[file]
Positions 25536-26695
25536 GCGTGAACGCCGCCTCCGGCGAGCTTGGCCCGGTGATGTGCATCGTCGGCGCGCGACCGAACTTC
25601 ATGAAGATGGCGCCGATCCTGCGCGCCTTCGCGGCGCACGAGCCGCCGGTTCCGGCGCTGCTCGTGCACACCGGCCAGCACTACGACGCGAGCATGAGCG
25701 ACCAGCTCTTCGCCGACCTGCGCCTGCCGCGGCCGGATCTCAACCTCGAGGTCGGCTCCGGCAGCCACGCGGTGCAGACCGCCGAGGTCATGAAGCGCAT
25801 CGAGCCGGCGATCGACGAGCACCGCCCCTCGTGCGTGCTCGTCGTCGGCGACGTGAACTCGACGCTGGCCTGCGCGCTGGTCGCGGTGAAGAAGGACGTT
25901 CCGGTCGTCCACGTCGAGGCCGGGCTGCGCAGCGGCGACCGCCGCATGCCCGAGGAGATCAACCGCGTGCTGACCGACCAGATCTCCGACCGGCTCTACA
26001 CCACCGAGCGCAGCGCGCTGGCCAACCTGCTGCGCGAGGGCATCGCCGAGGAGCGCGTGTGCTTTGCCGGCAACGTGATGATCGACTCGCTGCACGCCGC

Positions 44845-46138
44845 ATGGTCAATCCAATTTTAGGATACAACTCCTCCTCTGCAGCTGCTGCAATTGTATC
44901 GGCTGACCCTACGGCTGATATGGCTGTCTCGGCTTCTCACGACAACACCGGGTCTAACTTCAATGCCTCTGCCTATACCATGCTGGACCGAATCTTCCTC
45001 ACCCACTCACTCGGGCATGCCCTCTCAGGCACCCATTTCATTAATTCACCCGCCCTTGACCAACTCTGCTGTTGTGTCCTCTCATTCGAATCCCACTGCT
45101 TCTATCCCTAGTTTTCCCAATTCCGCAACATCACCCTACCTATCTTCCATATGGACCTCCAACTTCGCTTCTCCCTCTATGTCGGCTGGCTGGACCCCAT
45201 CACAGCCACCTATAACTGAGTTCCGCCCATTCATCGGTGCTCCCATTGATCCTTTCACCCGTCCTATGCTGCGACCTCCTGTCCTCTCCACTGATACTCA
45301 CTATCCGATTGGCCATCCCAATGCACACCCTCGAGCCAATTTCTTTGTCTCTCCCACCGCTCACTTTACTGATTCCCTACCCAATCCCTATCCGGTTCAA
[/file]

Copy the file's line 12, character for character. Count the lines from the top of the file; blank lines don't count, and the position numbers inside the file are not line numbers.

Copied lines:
45101 TCTATCCCTAGTTTTCCCAATTCCGCAACATCACCCTACCTATCTTCCATATGGACCTCCAACTTCGCTTCTCCCTCTATGTCGGCTGGCTGGACCCCAT